College football Week 6 winners, losers, overreactions: Backup QBs fall, Tennessee poised to stun Alabama

A backup quarterback forced into a starting role is rarely considered an ideal scenario, and SEC reserves getting their shot were the perfect example Saturday. Alabama backup quarterback Jalen Milroe, for example, committed three turnovers to narrowly escape unranked Texas A&M 24-20 on the final play of the game as he filled in for injured Heisman winner Bryce Young.

In fact, of the seven SEC games Saturday, five featured fumbles by backup quarterbacks – including Texas A&M’s Haynes King. Easily the most disappointing was No. 13 Kentucky’s loss to South Carolina with Kaiya Sheron in the lineup in place of Will Levis as the Wildcats totaled less than 300 yards. Arkansas mustered just 17 points with Malik Hornsby against No. 23 Mississippi State. Auburn was rocked 42-10 against No. 2 Georgia behind Robby Ashford.

Oh, and by the way, we can include Oklahoma quarterback Davis Beville on the list. With Dillon Gabriel injured, Beville threw for just 38 yards in a 49-0 Red River Showdown loss to Texas. The Sooners aren’t in the SEC yet, but their quarterback issues deserve the biggest stage, too.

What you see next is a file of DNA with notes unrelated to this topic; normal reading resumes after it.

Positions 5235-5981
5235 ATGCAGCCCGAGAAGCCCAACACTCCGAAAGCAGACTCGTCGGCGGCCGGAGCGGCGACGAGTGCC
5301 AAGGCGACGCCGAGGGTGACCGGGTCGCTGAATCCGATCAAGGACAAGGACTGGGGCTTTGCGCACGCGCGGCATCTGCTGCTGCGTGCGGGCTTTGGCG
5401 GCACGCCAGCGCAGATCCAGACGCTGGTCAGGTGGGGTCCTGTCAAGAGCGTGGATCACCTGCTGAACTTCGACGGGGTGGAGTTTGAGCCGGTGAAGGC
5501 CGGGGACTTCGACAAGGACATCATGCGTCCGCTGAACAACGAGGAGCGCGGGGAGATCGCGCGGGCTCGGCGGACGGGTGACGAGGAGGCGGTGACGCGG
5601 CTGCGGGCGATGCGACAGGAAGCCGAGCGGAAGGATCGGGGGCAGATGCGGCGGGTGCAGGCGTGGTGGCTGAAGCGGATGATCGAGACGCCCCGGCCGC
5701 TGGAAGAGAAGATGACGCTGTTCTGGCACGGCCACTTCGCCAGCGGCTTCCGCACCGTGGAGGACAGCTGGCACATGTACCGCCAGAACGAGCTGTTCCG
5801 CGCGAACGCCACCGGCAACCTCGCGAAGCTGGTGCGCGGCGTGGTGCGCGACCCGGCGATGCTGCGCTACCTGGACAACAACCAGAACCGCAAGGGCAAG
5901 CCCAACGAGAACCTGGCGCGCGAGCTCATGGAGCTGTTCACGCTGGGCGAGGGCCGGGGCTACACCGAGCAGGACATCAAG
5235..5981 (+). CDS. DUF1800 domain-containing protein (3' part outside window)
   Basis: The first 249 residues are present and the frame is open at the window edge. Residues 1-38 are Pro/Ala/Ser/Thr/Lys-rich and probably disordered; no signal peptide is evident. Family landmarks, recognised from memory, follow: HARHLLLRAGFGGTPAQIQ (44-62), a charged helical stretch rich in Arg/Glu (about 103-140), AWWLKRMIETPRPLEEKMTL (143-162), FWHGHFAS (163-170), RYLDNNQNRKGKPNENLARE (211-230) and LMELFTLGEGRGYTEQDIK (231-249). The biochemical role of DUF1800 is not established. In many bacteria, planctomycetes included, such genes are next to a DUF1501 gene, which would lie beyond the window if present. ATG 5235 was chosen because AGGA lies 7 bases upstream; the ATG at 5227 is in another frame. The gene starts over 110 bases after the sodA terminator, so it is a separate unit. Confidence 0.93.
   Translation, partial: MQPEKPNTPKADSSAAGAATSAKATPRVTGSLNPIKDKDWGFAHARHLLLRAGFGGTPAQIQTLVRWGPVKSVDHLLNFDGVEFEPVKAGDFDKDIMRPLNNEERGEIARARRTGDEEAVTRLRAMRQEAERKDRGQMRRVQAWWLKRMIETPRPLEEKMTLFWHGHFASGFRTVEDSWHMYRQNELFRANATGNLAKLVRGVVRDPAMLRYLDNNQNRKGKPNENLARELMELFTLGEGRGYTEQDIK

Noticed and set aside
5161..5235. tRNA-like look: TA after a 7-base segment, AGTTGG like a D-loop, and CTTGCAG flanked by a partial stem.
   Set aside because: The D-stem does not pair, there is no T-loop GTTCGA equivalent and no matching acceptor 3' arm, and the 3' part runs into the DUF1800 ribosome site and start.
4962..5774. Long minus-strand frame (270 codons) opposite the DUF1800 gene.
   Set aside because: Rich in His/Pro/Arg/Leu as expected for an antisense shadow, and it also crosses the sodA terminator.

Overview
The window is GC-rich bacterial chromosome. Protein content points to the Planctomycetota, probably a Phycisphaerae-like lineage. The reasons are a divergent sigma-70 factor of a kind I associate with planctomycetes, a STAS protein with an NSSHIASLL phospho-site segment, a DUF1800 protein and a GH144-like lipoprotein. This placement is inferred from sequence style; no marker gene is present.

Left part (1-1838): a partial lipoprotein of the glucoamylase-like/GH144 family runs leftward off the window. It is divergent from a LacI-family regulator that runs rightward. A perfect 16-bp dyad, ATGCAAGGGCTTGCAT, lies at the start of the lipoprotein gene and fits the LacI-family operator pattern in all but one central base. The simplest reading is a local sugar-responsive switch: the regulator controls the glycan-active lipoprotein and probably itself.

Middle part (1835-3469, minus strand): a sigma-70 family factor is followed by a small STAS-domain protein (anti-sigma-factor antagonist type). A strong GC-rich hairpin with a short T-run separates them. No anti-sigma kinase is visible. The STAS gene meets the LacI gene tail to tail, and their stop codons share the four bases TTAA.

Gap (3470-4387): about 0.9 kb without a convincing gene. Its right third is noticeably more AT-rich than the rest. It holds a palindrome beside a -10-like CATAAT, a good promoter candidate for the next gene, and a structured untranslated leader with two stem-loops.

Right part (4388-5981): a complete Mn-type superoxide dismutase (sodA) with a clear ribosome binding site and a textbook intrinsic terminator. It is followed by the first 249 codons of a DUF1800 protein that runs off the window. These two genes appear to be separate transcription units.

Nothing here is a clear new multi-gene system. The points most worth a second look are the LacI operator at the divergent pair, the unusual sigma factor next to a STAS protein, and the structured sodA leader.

The transfer gate has made building and maintaining quarterback depth more difficult than ever, and nowhere more so than in the SEC where rosters are perhaps more transient than anywhere in college football. However, teams that are able to find consistency at this position in the event of injuries or adversity will be better prepared. Right now, very few teams have a good enough plan to survive.

Here are more winners, losers and overreactions from Week 6 of the college football season.


UCLA QB Dorian Thompson-Robinson: It may have taken five whole years, but DTR is finally reaching the heights people expected when he committed to Westwood as a near-five-star recruit. Thompson-Robinson followed up his four-touchdown effort against Washington with an even bigger five-touchdown performance in a 42-32 win over No. 11 Utah. The Utes were preseason favorites in the Pac-12 and were seen as potential playoff contenders. Instead, the Bruins are making sure the Pac-12 goes through Los Angeles. Additional kudos to running back Zach Charbonnet for his 198-yard performance and a touchdown against a physical Utah defense.

TCU: It took some heroics in the end against No. 19 Kansas, but the Horned Frogs went 5-0 and tied for first place in the Big 12 after a 38-31 win. After some tough plays, projected first-round wide receiver Quentin Johnston exploded for 206 yards and a touchdown in a tight win. TCU hasn’t won more than six regular season games in five years, but Sonny Dykes already has the Frogs at five, not even halfway through the season. The schedule only gets tougher, but Dykes deserves credit for immediately finding a way to put his roster in the best possible position early and often.